It’s easy to fall into a routine with eating habits, but being mindful of the food you put in your body is critical as you age. Giving your body the right nutrients will help you keep your brain sharp, have enough energy throughout the day and improve any chronic conditions, such as diabetes or heart disease.
To make sure you’re still eating well as you get older, use this handy Infographic from the National Council on Aging to guide your grocery store purchases:
1. Know what a healthy plate looks like
You might remember the food pyramid, but the USDA recently unveiled a simpler way to help people see what they should eat each day. It’s called MyPlate. The simple graphic shows exactly how the five food groups should stack up on your plate. These are the building blocks for a healthy diet.
2. Look for important nutrients
Make sure you eat a variety of foods to get all the nutrients you need. Your plate should look like a rainbow—bright, colored foods are always the best choice! A healthy meal should include:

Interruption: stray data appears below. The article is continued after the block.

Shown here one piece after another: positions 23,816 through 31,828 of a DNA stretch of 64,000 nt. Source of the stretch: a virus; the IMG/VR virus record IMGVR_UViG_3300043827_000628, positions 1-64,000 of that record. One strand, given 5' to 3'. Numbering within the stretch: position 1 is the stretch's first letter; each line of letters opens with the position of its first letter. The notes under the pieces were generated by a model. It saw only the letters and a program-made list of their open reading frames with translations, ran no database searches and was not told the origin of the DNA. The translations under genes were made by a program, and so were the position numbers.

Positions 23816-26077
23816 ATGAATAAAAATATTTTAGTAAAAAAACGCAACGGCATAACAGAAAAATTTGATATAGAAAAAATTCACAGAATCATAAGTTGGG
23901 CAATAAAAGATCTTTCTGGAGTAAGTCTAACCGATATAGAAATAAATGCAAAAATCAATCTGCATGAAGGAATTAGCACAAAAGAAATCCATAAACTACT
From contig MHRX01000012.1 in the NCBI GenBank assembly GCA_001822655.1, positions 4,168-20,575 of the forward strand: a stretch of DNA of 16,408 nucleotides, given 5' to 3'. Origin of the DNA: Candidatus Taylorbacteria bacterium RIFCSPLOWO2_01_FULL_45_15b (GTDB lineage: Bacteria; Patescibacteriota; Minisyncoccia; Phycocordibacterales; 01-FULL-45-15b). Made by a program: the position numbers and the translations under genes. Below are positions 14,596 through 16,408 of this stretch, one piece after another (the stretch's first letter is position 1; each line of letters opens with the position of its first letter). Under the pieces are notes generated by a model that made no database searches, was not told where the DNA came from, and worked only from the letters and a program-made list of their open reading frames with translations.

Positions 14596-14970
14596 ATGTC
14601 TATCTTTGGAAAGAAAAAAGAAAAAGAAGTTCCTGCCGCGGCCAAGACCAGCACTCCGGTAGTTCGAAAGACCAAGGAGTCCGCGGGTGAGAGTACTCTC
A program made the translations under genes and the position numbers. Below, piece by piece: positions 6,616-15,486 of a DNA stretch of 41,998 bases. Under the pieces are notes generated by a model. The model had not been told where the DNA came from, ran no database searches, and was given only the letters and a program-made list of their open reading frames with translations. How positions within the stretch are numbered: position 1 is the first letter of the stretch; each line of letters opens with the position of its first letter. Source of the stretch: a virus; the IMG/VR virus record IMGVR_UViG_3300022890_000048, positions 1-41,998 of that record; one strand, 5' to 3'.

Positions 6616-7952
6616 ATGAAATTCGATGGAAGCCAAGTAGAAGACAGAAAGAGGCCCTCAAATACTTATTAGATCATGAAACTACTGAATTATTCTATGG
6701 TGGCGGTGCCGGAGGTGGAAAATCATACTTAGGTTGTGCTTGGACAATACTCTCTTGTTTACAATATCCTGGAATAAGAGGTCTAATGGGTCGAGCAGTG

- Lean protein (lean meats, seafood, eggs, beans)
- Fruits and vegetables (think orange, red, green, and purple)
- Whole grains (brown rice, whole wheat pasta)
- Low-fat dairy (milk and its alternatives)
Remember to choose foods that are high in fiber and low in sodium or salt. Also, look for Vitamin D, an important mineral as we age.
3. Read the Nutrition Facts label
The healthiest foods are whole foods. These are often found on the perimeter of the grocery store in the produce, meat, and dairy sections. When you do eat packaged foods, be a smart shopper! Read the labels to find items that are lower in fat, added sugars, and sodium.
4. Use recommended servings
To maintain your weight, you must eat the right amount of food for your age and body. The American Heart Association provides recommended daily servings for adults aged 60+.
5. Stay hydrated
Water is an important nutrient too! Don’t let yourself get dehydrated—drink small amounts of fluids consistently throughout the day. Tea, coffee, and water are your best choices. Keep fluids with sugar and salt at a minimum, unless your doctor has suggested otherwise.
6. Stretch your food budget
Want to get the biggest nutritional bang for your buck? The Supplemental Nutrition Assistance Program (SNAP) can help you afford healthy food when you need it. Over 4 million older Americans use SNAP to buy food, and the average senior receives $113 each month. Visit BenefitsCheckUp.org/getSNAP to see if the program can help you.
Use these tips at the grocery story to make sure you’re eating well as you get older.